Poetic theatre company One Little Goat takes a huge risk in staging the true-life ten-hour procedural transcript interrogation of Williams by Ontario Provincial Police Sergeant Detective Jim Smyth by crunching it into the 90-minute, female-centric play Smyth/Williams is nothing short of disturbingly mesmerising, yet it does encounter a few bumps along the way.
Performed by Deborah Drakeford and Kim Nelson, who tend to alternate between roles of the investigator and the investigated along with drummer Lynette Gillis punctuating certain moments and the (heavily) censored transcript gaps with her drum beats and percussions; start off as a casual interview in a OPP police station interrogation room on February 7, 2010 with both men seemingly calm and assured.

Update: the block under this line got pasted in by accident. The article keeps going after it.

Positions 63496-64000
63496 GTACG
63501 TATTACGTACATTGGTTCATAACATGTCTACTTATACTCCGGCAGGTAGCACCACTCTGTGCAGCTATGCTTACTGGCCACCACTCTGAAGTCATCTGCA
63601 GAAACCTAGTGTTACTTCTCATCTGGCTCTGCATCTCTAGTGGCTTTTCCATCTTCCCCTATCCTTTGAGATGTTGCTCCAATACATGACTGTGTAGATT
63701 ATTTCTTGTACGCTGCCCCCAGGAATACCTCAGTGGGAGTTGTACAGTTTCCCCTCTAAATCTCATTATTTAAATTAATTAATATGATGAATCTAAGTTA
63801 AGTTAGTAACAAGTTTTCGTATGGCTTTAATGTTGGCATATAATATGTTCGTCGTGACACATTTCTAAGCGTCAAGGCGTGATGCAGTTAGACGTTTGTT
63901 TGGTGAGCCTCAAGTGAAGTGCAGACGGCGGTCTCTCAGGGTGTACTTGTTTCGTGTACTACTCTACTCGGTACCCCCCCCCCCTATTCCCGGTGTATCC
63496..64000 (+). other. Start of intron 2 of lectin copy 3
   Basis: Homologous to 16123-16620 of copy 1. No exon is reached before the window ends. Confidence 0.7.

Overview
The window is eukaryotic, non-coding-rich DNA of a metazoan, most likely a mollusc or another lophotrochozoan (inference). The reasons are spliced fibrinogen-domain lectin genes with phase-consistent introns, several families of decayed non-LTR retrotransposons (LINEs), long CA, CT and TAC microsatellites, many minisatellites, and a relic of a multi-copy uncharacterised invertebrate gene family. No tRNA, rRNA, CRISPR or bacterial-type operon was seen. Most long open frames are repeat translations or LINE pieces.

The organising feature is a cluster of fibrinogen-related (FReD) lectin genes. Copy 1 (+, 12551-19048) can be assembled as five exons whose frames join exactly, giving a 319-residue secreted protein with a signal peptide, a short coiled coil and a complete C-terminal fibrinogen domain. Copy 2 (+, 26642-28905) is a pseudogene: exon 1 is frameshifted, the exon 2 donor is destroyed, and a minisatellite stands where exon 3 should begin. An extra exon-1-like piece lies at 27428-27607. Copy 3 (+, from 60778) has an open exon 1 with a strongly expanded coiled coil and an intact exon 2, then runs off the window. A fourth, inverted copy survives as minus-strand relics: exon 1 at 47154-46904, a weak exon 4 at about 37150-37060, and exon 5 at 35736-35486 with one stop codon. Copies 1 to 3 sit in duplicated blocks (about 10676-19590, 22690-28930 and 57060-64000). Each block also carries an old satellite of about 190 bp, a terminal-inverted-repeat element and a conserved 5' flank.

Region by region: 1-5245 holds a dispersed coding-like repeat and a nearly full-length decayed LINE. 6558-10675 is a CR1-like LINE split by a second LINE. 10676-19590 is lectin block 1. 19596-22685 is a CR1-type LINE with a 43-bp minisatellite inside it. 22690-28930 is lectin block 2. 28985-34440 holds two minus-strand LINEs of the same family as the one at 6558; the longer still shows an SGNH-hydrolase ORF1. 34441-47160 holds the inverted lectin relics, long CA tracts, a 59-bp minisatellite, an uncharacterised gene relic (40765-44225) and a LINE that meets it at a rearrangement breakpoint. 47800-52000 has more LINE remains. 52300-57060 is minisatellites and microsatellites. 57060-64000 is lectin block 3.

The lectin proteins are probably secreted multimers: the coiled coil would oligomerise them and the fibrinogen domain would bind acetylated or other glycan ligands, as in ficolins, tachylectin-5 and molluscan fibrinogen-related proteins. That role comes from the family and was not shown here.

As it stretches into a four-and-a-half hour session, it uncomfortably unravels when Smyth talks about the home invasion rape-murders of Jessica Lloyd and Marie-France Comeau, the latter an army associate of Williams; plus two other sexual assaults that the evidence slowly leads toward him, it turns into a psychological breakdown of the disciplined career military man who’s order crumbles away into confession and self-admittance to his crime spree.
Smyth/Williams is a atypical production that doesn’t play it straightforward in order to give it some sense of aesthetic composition as directed by Adam Seelig, as the two actors and musical accompanist try to give it some weight and scale as it does in the beginning, but by the middle the play tends loses cohesion before it saves itself when it comes to the damning confession that the tension fully comes out, all on a punk-inspired set design by Jackie Chau and conspicuous lighting from Laird Macdonald in the restrictive if appropriately-sized venue to give it more atmosphere.